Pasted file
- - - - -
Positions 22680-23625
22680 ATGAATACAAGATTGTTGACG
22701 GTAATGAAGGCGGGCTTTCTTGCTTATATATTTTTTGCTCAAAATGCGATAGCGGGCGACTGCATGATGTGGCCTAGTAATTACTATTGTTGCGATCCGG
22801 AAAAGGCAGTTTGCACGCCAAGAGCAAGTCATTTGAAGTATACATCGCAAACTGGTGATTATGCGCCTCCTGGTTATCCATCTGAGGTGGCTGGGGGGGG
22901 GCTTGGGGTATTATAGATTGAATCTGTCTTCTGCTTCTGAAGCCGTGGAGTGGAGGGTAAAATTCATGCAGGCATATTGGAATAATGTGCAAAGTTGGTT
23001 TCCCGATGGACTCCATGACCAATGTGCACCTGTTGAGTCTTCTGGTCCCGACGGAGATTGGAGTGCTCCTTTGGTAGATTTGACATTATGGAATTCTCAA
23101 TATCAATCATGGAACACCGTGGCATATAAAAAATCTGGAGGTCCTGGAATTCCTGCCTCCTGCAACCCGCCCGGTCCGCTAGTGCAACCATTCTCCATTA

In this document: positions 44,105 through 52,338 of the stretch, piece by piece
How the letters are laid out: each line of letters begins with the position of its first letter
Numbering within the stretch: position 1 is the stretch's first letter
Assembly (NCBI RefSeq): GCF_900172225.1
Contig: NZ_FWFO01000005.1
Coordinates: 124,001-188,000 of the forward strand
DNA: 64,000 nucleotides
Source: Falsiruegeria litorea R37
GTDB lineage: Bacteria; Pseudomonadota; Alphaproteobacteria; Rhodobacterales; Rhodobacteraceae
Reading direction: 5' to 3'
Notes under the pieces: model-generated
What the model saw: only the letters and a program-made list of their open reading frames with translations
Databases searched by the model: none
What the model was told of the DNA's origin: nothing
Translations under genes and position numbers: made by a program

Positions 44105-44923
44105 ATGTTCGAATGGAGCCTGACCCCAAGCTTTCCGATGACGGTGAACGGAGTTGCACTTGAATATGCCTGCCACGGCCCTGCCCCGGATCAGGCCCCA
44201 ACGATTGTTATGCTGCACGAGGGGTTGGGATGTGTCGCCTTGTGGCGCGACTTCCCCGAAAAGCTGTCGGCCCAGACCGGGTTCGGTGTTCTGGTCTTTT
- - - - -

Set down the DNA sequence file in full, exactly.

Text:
Positions 22680-23625
22680 ATGAATACAAGATTGTTGACG
22701 GTAATGAAGGCGGGCTTTCTTGCTTATATATTTTTTGCTCAAAATGCGATAGCGGGCGACTGCATGATGTGGCCTAGTAATTACTATTGTTGCGATCCGG
22801 AAAAGGCAGTTTGCACGCCAAGAGCAAGTCATTTGAAGTATACATCGCAAACTGGTGATTATGCGCCTCCTGGTTATCCATCTGAGGTGGCTGGGGGGGG
22901 GCTTGGGGTATTATAGATTGAATCTGTCTTCTGCTTCTGAAGCCGTGGAGTGGAGGGTAAAATTCATGCAGGCATATTGGAATAATGTGCAAAGTTGGTT
23001 TCCCGATGGACTCCATGACCAATGTGCACCTGTTGAGTCTTCTGGTCCCGACGGAGATTGGAGTGCTCCTTTGGTAGATTTGACATTATGGAATTCTCAA
23101 TATCAATCATGGAACACCGTGGCATATAAAAAATCTGGAGGTCCTGGAATTCCTGCCTCCTGCAACCCGCCCGGTCCGCTAGTGCAACCATTCTCCATTA

In this document: positions 44,105 through 52,338 of the stretch, piece by piece
How the letters are laid out: each line of letters begins with the position of its first letter
Numbering within the stretch: position 1 is the stretch's first letter
Assembly (NCBI RefSeq): GCF_900172225.1
Contig: NZ_FWFO01000005.1
Coordinates: 124,001-188,000 of the forward strand
DNA: 64,000 nucleotides
Source: Falsiruegeria litorea R37
GTDB lineage: Bacteria; Pseudomonadota; Alphaproteobacteria; Rhodobacterales; Rhodobacteraceae
Reading direction: 5' to 3'
Notes under the pieces: model-generated
What the model saw: only the letters and a program-made list of their open reading frames with translations
Databases searched by the model: none
What the model was told of the DNA's origin: nothing
Translations under genes and position numbers: made by a program

Positions 44105-44923
44105 ATGTTCGAATGGAGCCTGACCCCAAGCTTTCCGATGACGGTGAACGGAGTTGCACTTGAATATGCCTGCCACGGCCCTGCCCCGGATCAGGCCCCA
44201 ACGATTGTTATGCTGCACGAGGGGTTGGGATGTGTCGCCTTGTGGCGCGACTTCCCCGAAAAGCTGTCGGCCCAGACCGGGTTCGGTGTTCTGGTCTTTT